I have thoroughly enjoyed being back out and about in the last few weeks, giving talks in schools, to pupils, teachers and parents, but I have noticed that time and again my awareness raising about perfectionism leads a lot of people to approach me with their personal worries.
Teachers are increasingly aware of the perfectionistic traits of their pupils, and parents see what I describe in my talks playing out at home. This worries them.
So what is it that they are noticing?
It is often a child who is unhappy if their work isn't 'perfect'. A teen who achieves 95% in a test so spends hours worrying about the 'missing' 5% or feels that they are a 'failure' for not scoring 100%. Teens who feel that they have to be perfect in the eyes of their parents and teachers (usually not because of parent or teacher expectations, but because they feel driven to be this way). They might also screw up their work and throw it away, again and again, if it doesn't feel 'perfect' to them. These are just some of the behaviours that can be observed, and which cause stress to all concerned.
Perfectionism can mean high levels of self criticism, to a toxic level, or fear of what others think of you, or being critical of others, because of your own very high stadards. It affects people differently, but the common thread is that the more perfectionistic you are, the more likely you are to struggle with mental health issues.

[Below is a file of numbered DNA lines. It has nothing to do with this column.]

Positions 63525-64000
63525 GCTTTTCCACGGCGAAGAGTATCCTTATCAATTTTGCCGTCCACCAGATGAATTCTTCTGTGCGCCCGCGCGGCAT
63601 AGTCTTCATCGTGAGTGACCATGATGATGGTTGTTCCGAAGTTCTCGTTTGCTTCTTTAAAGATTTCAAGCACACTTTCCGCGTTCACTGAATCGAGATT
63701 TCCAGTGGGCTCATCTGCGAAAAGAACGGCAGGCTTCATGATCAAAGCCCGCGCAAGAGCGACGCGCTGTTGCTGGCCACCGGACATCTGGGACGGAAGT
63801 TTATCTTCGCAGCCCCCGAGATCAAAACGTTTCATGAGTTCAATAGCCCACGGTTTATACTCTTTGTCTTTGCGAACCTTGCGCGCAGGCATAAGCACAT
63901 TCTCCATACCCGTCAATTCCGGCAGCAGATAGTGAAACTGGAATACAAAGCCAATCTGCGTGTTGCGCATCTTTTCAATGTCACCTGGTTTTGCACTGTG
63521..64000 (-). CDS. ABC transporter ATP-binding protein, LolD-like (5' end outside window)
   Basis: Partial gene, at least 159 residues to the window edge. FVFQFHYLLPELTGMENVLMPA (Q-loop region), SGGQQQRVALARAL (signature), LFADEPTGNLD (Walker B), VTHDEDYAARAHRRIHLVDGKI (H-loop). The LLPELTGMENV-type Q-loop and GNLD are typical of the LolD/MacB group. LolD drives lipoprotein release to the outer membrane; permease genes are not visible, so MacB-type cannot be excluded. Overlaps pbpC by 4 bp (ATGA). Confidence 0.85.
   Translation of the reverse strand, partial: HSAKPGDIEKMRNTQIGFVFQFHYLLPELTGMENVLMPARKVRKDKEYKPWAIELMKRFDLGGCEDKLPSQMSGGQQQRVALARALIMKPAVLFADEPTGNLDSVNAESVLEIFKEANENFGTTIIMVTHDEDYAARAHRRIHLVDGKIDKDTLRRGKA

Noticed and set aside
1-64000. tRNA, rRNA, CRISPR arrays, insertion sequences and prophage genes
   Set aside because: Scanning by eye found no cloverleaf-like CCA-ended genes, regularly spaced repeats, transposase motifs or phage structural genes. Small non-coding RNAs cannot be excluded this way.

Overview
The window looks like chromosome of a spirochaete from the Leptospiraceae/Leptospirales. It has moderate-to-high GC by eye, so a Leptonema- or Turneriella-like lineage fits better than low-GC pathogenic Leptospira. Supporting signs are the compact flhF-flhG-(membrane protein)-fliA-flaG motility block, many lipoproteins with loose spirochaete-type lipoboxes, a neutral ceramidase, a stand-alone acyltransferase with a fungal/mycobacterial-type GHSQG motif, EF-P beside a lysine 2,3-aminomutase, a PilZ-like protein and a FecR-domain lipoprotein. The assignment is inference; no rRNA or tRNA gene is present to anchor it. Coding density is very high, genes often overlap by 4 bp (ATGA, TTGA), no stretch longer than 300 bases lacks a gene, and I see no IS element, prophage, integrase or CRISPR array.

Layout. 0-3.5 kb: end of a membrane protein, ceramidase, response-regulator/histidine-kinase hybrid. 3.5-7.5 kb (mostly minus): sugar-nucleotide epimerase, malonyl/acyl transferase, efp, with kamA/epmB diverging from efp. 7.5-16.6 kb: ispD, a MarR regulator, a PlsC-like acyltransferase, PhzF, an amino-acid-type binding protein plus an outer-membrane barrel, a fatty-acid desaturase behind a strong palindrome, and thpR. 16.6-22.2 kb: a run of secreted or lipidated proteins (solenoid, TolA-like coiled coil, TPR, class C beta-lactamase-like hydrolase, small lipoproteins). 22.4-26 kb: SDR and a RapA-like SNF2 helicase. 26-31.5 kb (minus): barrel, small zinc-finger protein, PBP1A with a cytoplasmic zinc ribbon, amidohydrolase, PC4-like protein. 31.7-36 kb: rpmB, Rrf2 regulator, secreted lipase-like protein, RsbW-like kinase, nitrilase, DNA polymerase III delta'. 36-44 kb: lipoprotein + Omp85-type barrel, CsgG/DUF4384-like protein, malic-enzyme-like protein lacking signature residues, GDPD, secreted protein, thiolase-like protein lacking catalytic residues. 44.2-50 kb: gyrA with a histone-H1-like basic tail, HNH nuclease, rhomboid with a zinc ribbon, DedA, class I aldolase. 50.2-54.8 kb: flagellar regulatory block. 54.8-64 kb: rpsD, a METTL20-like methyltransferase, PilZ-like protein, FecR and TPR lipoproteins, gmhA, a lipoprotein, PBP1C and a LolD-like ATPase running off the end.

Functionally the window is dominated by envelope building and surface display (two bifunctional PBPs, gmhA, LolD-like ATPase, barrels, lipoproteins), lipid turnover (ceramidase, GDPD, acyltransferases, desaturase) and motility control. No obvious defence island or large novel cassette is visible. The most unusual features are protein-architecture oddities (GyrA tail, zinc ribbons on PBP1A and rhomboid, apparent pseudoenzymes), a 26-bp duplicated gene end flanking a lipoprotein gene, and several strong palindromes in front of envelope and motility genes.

Anxiety, obsessive compulsive disorder, depression and eating issues are all more common if a young person is strongly perfectionistic.
This is why we, as parents and teachers, need to address perfectionism, intervene gently, and challenge the thinking behind it ('I'm a failure', 'I'm letting people down').
There are things that we can do to re-set these toxic thinking patterns, and there are great resources to use too. See the links below. Take a look and find what might be most useful to you and your teen or tween.
And if you are wondering why more young people are perfectionistic, my TEDx talk (link below) explains some theories!
It isn't easy to address, but what I am trying to say is don't ignore it - because perfectionism could be harmful if left unchallenged.
My TEDx may be helpful, a lot of young people have said it really speaks to their experiences, and it has helpful advice for parents too.
Also this animation is nice to explain it to young people
Plus the amazing Aardman website called What's Up With Everyone is great
Need a Book?
York St John uni has some of the leading research on the topic.
The resources for schools on this page may be useful to do at home too?https://www.nace.co.uk/page/perfectionism